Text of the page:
Switching from standard PSTN to business VoIP is becoming increasingly common. In fact, an estimated 61% of businesses will make the switch away from traditional PSTN to cloud telephony (VoIP) at the end of their contract with their carrier. Still, unless you’re going to be entirely reliant on softphones, switching an existing legacy network to pure VoIP can be an expensive undertaking. This is why some businesses are opting to use VoIP gateways.


What is a VoIP Gateway

A VoIP gateway is a hardware device that converts telephony traffic into packets of data for transmission over the internet.  A VoIP gateway is different from an ATA because an ATA (also called a VoIP box) converts one phone at a time; some of the largest VoIP gateways can support up to 256 calls at a time. 

There are analog gateways and digital gateways. There are also VoIP gateways that connect VoIP traffic to GSM or CDMA wireless networks. A VoIP gateway is a valuable tool for large offices that are making the switch to business VoIP services but have the infrastructure in place that makes it expensive or impractical to switch entirely to VoIP.

If voice traffic is coming (originating) from an IP network, the VoIP gateway will decompress and decode the signal for transmission across the PSTN. If the call is coming from the PSTN, the VoIP gateway will encode the traffic to be used over IP.


Types of VoIP Gateways

Analog VoIP gateways connect between two and twenty-four legacy phones. There are two types of analog gateways, FXO (Foreign Exchange Office), and FXS (Foreign Exchange Subscriber or Foreign Exchange Station). An FXS encodes a telephone for VoIP, and an FXO connects an entire line or hosted PBX to the POTS. In other words, an FXS connects one phone (per port) at a time, and an FXO works in tandem with an IP PBX in order to make (switch) phone calls to the PSTN. A digital VoIP gateway encodes digital devices such as what an ISDN or a primary rate interface (PRI) might.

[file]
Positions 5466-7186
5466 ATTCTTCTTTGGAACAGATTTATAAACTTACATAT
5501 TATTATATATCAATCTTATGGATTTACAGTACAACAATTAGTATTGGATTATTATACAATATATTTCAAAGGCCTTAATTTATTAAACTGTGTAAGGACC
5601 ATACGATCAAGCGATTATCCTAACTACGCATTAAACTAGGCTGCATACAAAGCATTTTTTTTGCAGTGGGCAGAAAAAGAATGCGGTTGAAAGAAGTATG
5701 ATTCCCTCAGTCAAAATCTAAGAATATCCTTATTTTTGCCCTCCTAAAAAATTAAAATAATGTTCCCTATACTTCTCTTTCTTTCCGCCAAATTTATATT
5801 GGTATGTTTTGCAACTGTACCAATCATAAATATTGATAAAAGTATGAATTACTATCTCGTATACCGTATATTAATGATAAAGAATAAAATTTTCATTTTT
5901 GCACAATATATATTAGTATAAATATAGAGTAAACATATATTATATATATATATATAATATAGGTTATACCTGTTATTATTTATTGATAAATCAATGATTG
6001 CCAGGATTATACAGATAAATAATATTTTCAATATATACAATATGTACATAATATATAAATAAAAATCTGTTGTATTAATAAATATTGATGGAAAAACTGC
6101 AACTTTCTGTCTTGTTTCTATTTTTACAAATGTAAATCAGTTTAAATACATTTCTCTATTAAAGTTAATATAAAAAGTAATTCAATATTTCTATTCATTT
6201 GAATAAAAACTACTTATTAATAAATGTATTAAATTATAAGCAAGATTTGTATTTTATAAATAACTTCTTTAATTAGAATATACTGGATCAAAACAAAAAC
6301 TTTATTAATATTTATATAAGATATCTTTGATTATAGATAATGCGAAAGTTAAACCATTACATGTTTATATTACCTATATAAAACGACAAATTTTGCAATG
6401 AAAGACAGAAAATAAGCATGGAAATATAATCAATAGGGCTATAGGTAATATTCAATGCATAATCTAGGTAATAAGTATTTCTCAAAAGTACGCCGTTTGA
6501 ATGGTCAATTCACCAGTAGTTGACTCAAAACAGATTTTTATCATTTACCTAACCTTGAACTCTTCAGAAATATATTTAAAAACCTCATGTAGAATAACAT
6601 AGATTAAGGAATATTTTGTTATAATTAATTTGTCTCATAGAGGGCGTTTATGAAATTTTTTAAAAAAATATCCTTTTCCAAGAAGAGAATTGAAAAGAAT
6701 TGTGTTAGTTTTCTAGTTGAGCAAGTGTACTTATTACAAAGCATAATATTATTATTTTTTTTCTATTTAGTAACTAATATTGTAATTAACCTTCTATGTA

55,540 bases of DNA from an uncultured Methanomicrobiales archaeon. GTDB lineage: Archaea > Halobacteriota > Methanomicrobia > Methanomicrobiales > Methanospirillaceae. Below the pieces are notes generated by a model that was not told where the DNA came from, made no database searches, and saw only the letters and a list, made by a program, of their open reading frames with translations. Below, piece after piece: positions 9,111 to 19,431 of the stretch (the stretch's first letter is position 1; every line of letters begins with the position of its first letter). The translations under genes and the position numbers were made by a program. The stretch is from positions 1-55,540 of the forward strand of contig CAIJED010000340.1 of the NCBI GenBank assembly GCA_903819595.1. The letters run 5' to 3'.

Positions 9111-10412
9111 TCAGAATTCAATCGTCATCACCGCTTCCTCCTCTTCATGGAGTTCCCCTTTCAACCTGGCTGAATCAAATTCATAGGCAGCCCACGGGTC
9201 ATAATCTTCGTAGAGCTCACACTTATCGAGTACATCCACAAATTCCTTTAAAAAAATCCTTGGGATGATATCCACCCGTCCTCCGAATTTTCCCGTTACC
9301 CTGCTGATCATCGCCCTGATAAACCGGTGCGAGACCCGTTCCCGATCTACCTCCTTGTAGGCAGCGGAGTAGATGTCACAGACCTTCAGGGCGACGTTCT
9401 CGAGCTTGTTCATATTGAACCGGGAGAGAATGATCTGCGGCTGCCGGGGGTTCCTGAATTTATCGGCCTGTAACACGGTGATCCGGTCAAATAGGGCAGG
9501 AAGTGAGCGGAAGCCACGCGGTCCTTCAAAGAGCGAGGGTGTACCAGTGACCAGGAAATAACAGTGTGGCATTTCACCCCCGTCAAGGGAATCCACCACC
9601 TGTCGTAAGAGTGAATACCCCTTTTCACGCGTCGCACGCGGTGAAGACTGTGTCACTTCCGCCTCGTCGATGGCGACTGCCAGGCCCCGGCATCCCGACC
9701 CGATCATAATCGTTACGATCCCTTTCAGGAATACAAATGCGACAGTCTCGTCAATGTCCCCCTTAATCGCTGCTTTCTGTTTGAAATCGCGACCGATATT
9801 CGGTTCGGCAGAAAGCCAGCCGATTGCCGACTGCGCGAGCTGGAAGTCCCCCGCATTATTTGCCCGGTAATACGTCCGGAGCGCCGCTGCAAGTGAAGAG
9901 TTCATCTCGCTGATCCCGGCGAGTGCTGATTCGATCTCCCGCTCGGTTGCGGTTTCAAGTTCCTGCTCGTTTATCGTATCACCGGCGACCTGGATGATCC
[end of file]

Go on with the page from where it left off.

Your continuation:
Reasons to Consider a Gateway

Why would someone use a VoIP gateway?  One chief reason is cost. It can be very expensive to change over an entire office to VoIP. Besides the cost of new phones, there is the PBX infrastructure, the IT support costs, and the time and money it takes to train everyone on the new equipment. Also, despite every effort to keep servers up and running, sometimes they do fail. 

Many VoIP gateways have “fallback” modes to switch to the PSTN if the internet is unavailable. A business that relies heavily on fax machines may also be hesitant to discontinue their legacy phone service. For these reasons, some businesses favor a “hybrid” approach, combining their on-site equipment with VoIP gateways to get many of the advantages of VoIP while still retaining the reliability and familiarity of their existing equipment.


VoIP Gateway Manufacturers

Now that you understand how these work, who are the top manufacturers? Here’s a list that will help you understand what manufacturers are on the market:

  • beroNet
  • Grandstream
  • Advanced Network Devices
  • Avaya
  • Patton
  • Vega
  • IMG
  • Mediatrix
  • AudioCodes
  • Sangoma


VoIP Gateway Frequently Asked Questions

  • Are there gateway devices with both FXO and FXS ports?
    Yes, some models of VoIP gateway do allow for both types of connections. This will allow you to connect your analog devices via the FXS ports and connect your VoIP devices to traditional PSTN connections.


  • Are there gateway models that support the T.38 codec for faxing?
    Yes. The T.38 faxing codec is a protocol that allows users to send faxes over data networks. Having T.38 support allows VoIP users to send faxes, and there are some gateway manufacturers that support this. It’s important to understand that this feature isn’t available on all gateways, so check into it before making a purchase.


  • Are VoIP gateways only for connecting legacy phones to VoIP?
    No, they are not. Years ago, VoIP gateways were used to connect the main offices to branch offices. for example, rather than make long-distance calls, businesses would use their VoIP connection to reach another office and then transfer the call to a PSTN. This way, calls made would be entirely local, despite originating hundreds or even thousands of miles away.


  • What is the type of wire needed to connect devices to a VoIP gateway?
    Typically, both FXS and FXO ports use RJ11 wires to connect VoIP to the PSTN. This wire is the traditional phone wire that most of us grew up with.


  • What voice compression codecs are supported by most gateways?
    As a rule, most gateways will support the standard codecs used to change voice into data packets. These include G.711, G.723, G.726, and G.729.